Container Image Structuring for container runtimes

Container Image Structuring for container runtimes

While you might have read posts about docker being dead, but given its adoption. That’s not really the case.

While we have other container runtimes like runc, containerd, rkt and some others. Docker is still something which a lot of folks running containers use as their container runtime.

What this post will describe is one of the many approaches of structuring your container images, keeping in mind reusability, security and best practices in mind and keeping them as lightweight as possible. At the time of writing this, this is something which is still used to run production container workloads in my last company.


Before going ahead, just so that we are on the same page.

A Container image is a filesystem tree that includes all of the requirements for running a container, as well as metadata describing the content. You can think of it as a packaging technology.

A container is composed of two things: a writable filesystem layer on top of a container image, and a traditional linux process. Multiple containers can run on the same machine and share the OS kernel with other containers, each running as an isolated processes in the user space. Containers take up less space than VMs (application container images are typically tens of MBs in size), and start almost instantly.

Source: project atomic, container best practices


Immutable Server pattern is something which we used to follow in my last company. Netflix has written at length on how they do it. More on how we used to do it in another post.

I will not go into the how and why of immutable infra in this blog post, as that is something which deserves its own post.

Docker presents fit’s right in if you follow the above pattern for your infrastructure.

Which is, if you are baking the whole application using packer or something similar, including config inside the AMI,and then adding that AMI in the launch config for the ASG so that the newer instance which comes up when the ASG scales up, is an exact copy of the instances already present in the ASG.

What you have is repeatable infra in short, with the above pattern. And you start treating servers as cattle and not pets.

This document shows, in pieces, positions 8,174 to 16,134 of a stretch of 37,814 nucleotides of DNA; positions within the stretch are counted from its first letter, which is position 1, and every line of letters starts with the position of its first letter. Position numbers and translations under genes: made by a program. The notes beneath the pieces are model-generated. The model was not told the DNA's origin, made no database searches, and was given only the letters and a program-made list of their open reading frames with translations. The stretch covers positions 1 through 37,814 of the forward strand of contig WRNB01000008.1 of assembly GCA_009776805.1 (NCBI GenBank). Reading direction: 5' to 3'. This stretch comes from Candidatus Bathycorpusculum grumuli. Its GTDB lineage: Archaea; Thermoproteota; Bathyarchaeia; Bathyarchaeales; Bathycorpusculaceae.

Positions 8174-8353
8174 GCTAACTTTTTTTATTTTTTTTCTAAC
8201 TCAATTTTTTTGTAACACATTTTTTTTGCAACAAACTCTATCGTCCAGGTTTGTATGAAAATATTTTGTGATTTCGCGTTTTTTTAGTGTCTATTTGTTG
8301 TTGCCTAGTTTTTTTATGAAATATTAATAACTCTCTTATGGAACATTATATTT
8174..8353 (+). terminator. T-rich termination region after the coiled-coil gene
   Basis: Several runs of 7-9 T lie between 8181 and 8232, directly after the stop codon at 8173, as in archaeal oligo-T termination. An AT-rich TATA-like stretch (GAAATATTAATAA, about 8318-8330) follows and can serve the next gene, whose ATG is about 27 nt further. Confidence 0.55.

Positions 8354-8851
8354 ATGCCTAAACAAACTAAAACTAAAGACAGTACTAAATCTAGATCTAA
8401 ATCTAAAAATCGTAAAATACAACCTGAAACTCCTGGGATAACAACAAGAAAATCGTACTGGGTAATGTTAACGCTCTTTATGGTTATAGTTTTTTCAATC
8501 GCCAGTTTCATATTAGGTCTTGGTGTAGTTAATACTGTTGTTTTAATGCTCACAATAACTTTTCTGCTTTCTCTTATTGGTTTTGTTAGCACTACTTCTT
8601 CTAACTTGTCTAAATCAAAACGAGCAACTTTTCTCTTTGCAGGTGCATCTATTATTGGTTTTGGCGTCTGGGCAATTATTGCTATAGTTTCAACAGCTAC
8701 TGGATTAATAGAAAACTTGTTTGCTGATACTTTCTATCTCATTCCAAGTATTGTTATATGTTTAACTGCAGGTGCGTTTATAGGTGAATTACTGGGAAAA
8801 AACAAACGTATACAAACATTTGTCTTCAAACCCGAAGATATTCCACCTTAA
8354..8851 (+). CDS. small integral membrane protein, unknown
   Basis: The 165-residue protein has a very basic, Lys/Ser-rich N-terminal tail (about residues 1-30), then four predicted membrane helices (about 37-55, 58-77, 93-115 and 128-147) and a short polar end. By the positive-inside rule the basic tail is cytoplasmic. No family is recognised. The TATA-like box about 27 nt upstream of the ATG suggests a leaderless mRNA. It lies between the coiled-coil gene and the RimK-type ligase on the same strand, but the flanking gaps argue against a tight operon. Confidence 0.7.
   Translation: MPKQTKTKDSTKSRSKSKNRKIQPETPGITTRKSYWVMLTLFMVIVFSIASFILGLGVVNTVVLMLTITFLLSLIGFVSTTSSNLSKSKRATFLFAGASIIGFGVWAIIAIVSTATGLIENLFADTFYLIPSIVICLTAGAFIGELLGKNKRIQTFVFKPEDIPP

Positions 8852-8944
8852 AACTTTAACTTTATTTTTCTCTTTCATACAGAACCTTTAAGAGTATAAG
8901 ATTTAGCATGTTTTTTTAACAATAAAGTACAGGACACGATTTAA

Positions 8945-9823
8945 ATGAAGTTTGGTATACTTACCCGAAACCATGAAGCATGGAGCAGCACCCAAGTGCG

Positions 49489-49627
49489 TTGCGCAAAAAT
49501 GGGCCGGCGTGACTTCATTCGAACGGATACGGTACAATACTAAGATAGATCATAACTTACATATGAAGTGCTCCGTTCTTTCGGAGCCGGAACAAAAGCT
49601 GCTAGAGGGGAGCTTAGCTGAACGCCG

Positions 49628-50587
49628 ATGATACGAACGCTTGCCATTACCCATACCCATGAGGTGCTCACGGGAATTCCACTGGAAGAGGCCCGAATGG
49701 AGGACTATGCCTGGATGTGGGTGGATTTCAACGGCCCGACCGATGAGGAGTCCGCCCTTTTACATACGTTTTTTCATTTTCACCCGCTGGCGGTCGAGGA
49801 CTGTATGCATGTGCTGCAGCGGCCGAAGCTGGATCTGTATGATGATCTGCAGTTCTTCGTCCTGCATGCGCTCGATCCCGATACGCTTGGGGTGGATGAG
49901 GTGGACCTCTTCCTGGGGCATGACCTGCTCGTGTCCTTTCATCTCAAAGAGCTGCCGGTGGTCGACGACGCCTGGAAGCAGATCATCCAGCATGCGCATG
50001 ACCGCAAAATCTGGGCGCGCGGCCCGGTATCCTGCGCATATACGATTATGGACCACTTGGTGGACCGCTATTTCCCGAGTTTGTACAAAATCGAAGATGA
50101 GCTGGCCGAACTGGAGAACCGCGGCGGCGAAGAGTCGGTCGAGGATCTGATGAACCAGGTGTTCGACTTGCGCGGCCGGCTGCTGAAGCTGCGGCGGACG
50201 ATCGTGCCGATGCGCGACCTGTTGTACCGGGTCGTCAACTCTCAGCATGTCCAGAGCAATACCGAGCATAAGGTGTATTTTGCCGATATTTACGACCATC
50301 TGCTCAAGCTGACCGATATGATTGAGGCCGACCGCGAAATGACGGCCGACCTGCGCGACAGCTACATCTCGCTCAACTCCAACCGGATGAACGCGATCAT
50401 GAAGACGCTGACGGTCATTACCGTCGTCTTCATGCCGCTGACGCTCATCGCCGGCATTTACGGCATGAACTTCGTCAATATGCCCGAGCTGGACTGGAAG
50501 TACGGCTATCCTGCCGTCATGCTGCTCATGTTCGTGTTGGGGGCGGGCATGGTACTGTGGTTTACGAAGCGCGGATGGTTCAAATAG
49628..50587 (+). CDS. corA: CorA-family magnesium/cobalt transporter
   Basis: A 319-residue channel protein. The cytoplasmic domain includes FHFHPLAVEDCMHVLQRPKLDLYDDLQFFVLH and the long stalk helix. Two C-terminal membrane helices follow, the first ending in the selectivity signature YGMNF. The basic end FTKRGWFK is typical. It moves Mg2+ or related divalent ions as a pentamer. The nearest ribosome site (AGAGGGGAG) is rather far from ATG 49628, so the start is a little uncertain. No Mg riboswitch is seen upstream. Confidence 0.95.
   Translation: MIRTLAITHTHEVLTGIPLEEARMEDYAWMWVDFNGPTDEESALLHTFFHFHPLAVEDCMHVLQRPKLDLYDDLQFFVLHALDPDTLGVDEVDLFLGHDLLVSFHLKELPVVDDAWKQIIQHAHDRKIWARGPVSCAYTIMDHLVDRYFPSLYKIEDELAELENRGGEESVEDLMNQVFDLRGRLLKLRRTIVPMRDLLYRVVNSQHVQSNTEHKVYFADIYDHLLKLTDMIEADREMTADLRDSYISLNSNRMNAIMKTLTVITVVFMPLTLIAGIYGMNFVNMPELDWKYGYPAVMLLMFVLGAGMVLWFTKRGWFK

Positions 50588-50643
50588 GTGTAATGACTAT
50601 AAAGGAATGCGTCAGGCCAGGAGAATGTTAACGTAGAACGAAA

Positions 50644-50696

The layering of container images

We used to follow a layered approach of immutable infrastructure, where we would have a base layer.

Base Layer

contains a fresh copy of an operating system (alpine Linux in this case) and would include core system tools, (eg: such as bash or coreutils, curl, dumb-init et al) and tools necessary to install packages and make updates to the image over time.

As for the Intermediate container images, each would use the base layer, hence inheriting from the base image.

Intermediate Layers

Note: The above intermediate layers are just to show you an example, you can replace it with your use case.

Dependency managers like pip/composer/golang-dep would go in this layer for the next layer to make use of it and after their use we can clear their cache.

For example in the case of

An example of such a setup

FROM gliderlabs/alpine:3.4

ENV ALPINE_SHA=45ba65c1116aaf668f7ab5f2b3ae2ef4b00738be

RUN apk update && \
    apk add xorriso git xz curl tar iptables cpio bash && \
    rm -rf /var/cache/apk/*

RUN apk add -U --repository aufs-util

RUN addgroup -g 2999 docker

after which you would create the container image from this Dockerfile. And for the sake of this example, you would name it as base-image

To create a JAVA based intermediate layer

FROM tasdikrahman/base-layer:0.1.0


RUN curl -LO '' -H 'Cookie: oraclelicense=accept-securebackup-cookie' \
	&& chown root:root jre-8u131-linux-x64.tar.gz \
	&& tar -xzf jre-8u131-linux-x64.tar.gz \
	&& rm jre-8u131-linux-x64.tar.gz \
	&& mv jre1.8.0_131 /usr/local/lib

WORKDIR /usr/local/lib/jre1.8.0_131

ENV JAVA_HOME /usr/local/lib/jre1.8.0_131

RUN apk del --no-cache curl tar # wget ca-certificates
FROM tasdikrahman/java-base:0.1.0

# Your application specific requirements etc.

Application Image layer

This is where the container image would contain dependencies specific to the application and other required tooling, inheriting other things from the previous layers.


RUN groupadd -r myapp && useradd -r -g myapp myapp
USER myapp

Keeping the size of the docker image small

At each layer

The above division ideally, should always be maintained and any new requirement should always go into the layer most appropriate for it


RUN apt-get update && apt-get install -y \
  bzr \
  cvs \
  git \
  mercurial \

Good to have


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